I looked at several examples on U Tube, and some were sharpening the back of the tooth, not the face. That seems wrong to me, as it did to some commenters. But I did see one guy using a modified HF chain saw sharpener, the same one I talked about in an early post.

I’ve got to give that a try.

-- I admit to being an adrenaline junky; fortunately, I'm very easily frightened

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MerylL

70 posts in 1207 days


#7 posted 02-04-2017 05:22 AM

Isn’t “back of the tooth” required to ensure you do not change the shape of the tooth? Same as with router bits? (I’m asking… I sure don’t know!)

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runswithscissors

2562 posts in 1861 days


#8 posted 02-04-2017 05:45 AM

As for router bits, I only hone on the face of the carbide. In fact, I don’t see how you can sharpen the “back” of a router bit.

No matter how you do it, you will be shortening the teeth on the BS blade. The linked video of the automatic sharpener shows the main grinding being done to the leading face of the tooth. It does dip into the gullet to start the next tooth, and thereby keeps the gullet at the same depth. It’s a nice design, and looks very efficient.

-- I admit to being an adrenaline junky; fortunately, I'm very easily frightened

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MrUnix

5991 posts in 2035 days


#9 posted 02-04-2017 09:06 AM

Sharpening bandsaw blades by Matthias Wandel (woodgears.ca) for those of us who just have a dremel tool :)

Cheers,
Brad

-- Brad in FL - In Dog I trust... everything else is questionable

View Lazyman's profile

Lazyman

1503 posts in 1223 days


#10 posted 02-04-2017 03:01 PM

John Heisz made a prototype for an automatic sharpening jig for his bandsaw but it only sharpens the top of the tooth not the gullet. Norwood Blademate Pro Sharpener is an automatic sharpener that you can buy (~$1200) that grinds the top and gullet. You can see a demo on Youtube here. If you look at how complicated it is, you can see why you probably haven’t seen anyone make a DIY version.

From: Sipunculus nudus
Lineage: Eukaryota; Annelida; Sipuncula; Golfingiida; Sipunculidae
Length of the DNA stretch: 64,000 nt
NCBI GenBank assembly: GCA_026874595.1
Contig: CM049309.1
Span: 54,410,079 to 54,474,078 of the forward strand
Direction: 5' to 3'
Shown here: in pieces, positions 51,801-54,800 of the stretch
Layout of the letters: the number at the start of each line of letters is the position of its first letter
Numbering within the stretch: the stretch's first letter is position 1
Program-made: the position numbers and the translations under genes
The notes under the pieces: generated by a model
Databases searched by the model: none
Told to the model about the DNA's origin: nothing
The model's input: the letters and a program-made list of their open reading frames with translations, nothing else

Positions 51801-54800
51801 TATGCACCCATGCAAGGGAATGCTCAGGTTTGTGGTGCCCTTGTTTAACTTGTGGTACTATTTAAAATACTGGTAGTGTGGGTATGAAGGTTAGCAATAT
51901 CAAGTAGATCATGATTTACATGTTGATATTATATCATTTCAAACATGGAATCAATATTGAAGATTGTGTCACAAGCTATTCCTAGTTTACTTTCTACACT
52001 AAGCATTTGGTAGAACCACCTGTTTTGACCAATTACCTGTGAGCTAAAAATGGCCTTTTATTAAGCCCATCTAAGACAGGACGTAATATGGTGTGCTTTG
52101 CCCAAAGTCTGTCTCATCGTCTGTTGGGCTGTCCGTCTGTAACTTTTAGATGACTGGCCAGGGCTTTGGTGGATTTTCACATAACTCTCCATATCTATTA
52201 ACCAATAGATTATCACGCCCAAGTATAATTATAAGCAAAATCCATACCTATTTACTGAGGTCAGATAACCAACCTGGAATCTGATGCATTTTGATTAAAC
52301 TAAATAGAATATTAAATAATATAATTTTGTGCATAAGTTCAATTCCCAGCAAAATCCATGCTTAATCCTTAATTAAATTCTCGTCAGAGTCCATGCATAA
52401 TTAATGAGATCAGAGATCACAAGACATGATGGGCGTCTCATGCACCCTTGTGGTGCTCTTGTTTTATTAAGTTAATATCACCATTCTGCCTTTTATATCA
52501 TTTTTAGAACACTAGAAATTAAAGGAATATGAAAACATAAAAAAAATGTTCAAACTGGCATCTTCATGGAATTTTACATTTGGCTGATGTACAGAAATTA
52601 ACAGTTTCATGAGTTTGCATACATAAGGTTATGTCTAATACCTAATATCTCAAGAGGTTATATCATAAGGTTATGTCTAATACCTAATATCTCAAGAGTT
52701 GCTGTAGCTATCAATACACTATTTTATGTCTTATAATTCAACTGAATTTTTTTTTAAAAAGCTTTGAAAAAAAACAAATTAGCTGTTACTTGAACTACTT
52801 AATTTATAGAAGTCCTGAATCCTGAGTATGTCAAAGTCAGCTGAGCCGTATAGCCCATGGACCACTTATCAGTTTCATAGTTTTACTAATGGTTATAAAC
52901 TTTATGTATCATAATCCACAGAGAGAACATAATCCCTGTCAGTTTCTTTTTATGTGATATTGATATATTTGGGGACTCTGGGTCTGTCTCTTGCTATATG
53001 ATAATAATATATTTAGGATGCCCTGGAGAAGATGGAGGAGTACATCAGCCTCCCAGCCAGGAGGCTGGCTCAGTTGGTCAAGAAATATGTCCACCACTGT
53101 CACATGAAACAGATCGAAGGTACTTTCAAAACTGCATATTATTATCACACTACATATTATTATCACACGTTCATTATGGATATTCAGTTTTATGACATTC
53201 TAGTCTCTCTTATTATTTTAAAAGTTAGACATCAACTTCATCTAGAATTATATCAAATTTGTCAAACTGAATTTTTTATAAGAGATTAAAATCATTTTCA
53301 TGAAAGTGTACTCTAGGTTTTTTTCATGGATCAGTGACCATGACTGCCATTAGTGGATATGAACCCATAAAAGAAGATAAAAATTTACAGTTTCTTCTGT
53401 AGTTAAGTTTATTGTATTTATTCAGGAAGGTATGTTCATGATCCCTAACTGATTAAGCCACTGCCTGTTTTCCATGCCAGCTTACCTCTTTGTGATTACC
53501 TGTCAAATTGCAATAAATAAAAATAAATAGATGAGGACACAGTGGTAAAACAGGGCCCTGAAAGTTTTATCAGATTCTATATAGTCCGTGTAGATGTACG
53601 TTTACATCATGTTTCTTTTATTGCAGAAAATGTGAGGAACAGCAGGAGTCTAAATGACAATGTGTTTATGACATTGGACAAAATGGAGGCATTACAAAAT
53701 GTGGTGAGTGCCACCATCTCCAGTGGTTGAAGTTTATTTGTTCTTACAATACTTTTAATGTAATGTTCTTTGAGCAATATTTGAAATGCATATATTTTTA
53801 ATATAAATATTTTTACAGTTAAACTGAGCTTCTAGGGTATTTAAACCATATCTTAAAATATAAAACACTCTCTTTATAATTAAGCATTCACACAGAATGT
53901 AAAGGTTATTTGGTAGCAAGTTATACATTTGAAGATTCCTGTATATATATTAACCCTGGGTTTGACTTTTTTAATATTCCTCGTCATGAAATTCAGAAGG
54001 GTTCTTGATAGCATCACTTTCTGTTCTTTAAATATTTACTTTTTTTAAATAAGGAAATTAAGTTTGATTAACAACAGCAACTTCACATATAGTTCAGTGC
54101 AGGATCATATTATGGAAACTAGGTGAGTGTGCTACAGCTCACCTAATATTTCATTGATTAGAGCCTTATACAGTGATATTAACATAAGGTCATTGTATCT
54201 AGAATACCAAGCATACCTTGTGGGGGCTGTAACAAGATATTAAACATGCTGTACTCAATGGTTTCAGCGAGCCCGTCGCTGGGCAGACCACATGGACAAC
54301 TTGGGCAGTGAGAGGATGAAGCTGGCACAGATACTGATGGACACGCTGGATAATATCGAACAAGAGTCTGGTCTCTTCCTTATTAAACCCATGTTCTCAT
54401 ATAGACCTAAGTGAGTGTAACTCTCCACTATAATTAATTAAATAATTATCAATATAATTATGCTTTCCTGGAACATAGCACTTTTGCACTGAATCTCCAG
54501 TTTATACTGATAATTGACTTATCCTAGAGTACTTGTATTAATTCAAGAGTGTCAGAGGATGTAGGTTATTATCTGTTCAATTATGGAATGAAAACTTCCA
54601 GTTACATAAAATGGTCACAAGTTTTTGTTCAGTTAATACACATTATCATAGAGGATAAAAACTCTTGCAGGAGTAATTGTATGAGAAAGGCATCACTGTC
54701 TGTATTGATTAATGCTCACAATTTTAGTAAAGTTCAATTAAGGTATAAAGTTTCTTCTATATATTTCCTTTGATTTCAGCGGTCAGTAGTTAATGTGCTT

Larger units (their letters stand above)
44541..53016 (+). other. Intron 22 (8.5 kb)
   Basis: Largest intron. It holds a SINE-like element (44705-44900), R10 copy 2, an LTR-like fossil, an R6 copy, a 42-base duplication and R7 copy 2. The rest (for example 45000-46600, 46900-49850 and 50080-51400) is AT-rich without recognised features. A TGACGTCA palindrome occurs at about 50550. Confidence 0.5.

EDIT: Here is the John Heisz (corrected spelling) video for the prototype.

-- Nathan, TX -- Hire the lazy man. He may not do as much work but that's because he will find a better way.

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PJwood

25 posts in 3444 days


#11 posted 02-04-2017 03:09 PM

Yes, Mathias is again for band saw blades. These are ready but tedious to do.
I have seen the commercial band saw mill blade sharpener by yet are a little pricey! That is why the system designed on the YouTube above is so great. It does the leading edge, and the gullet and maintains the site of the tooth!

-- Delicately crafted firewood specialist

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Lazyman

1503 posts in 1223 days


#12 posted 02-04-2017 03:25 PM

You could try contacting the guys how made DIY version directly through YouTube to see if they have plans that they would sell you. The part that seems difficult to figure out (Ha! like there is only one) is the cam that makes the grinder follow the gullet up to the top of the next tooth and then plunge back down on the face.

-- Nathan, TX -- Hire the lazy man. He may not do as much work but that's because he will find a better way.

View MerylL's profile

MerylL

70 posts in 1207 days


#13 posted 02-04-2017 05:04 PM



As for router bits, I only hone on the face of the carbide. In fact, I don’t see how you can sharpen the “back” of a router bit.

OPE! Sorry – As noted above by RunsWith – My mind’s eye was (obviously) a bit clouded last evening. In the l ight of day, I’m not sure why I was 180-deg off. Thanks for the correction… it is only by cleaning up the face that you can be assured of not changing the shape. (I was sipping only tea!)